2) Bangladesh: Born homeless © Turjoy Chowdhury, Bangladesh (free lance photographer)
To the bureaucrats who they might meet one day, they will be like ghosts, like non-existent beings: stateless children, born whilst fleeing their homes, with no birth certificate. Dhaka-based photographer Turjoy Chowdhury took pictures of babies, one day, one week, three months old, born to parents from Myanmar. Their pregnant mothers managed to flee the terror and violence against the Rohingya to Bangladesh. Neither Myanmar nor the receiving country accept these children as their citizens. Countless children suffer the same fate, barely noticed by the West, with grave consequences. And not just in Myanmar, but in many countries. People without a birth certificate and without nationality later often find themselves faced by barriers when it comes to accessing education and social security, but also when participating in elections or simply when opening a bank account. Child labor, being recruited as child soldiers and being treated the same as adults under criminal law are other dangers for young people who cannot prove their age. The 18-day-old boy in this picture had no name yet when photographer Chowdhury shot a number of portrait photos in a refugee camp in the region of Cox’s Bazar. The colorful shawls in this tiny life without a home were given to the refugees by aid organizations.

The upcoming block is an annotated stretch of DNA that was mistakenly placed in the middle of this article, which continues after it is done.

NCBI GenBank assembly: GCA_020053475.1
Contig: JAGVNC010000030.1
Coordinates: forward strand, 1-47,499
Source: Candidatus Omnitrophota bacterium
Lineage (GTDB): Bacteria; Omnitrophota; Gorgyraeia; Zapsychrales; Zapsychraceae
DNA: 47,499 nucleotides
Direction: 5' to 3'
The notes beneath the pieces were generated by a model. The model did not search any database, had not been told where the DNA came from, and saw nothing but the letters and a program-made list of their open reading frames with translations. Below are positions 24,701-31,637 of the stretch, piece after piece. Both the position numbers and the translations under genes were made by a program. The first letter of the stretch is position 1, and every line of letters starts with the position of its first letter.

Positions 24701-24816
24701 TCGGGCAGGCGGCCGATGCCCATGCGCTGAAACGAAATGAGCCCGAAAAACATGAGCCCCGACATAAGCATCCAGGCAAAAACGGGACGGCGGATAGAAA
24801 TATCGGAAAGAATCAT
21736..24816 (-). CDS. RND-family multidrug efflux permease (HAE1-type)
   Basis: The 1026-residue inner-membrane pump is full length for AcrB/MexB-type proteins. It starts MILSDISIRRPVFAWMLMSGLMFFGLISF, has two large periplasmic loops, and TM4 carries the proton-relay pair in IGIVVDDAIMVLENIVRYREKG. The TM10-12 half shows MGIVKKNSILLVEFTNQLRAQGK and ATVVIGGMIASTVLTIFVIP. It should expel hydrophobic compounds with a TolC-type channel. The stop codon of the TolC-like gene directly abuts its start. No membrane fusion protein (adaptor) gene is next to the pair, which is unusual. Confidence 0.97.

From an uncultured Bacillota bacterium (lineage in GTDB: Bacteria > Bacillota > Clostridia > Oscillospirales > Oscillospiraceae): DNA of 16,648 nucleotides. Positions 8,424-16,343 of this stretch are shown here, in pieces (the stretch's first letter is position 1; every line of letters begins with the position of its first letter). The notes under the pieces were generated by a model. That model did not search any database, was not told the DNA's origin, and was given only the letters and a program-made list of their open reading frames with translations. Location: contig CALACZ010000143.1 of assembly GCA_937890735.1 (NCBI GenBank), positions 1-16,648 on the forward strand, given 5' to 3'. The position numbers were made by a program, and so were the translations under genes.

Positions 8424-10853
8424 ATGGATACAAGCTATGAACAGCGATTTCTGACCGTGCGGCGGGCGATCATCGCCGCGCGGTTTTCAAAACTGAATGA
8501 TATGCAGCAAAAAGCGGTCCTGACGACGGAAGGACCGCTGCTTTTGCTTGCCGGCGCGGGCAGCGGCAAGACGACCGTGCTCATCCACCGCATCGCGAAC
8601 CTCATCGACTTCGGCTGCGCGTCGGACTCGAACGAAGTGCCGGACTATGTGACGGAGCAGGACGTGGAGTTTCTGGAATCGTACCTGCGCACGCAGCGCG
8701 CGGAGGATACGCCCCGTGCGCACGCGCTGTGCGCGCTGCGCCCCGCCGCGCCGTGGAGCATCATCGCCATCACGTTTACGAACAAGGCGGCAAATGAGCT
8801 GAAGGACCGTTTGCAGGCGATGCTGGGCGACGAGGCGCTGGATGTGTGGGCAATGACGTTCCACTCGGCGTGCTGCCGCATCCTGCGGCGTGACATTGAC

3) Israel/Palestine: Muhi’s peaceful courage in the midst of war © Rina Castelnuovo, Israel (free lance photographer)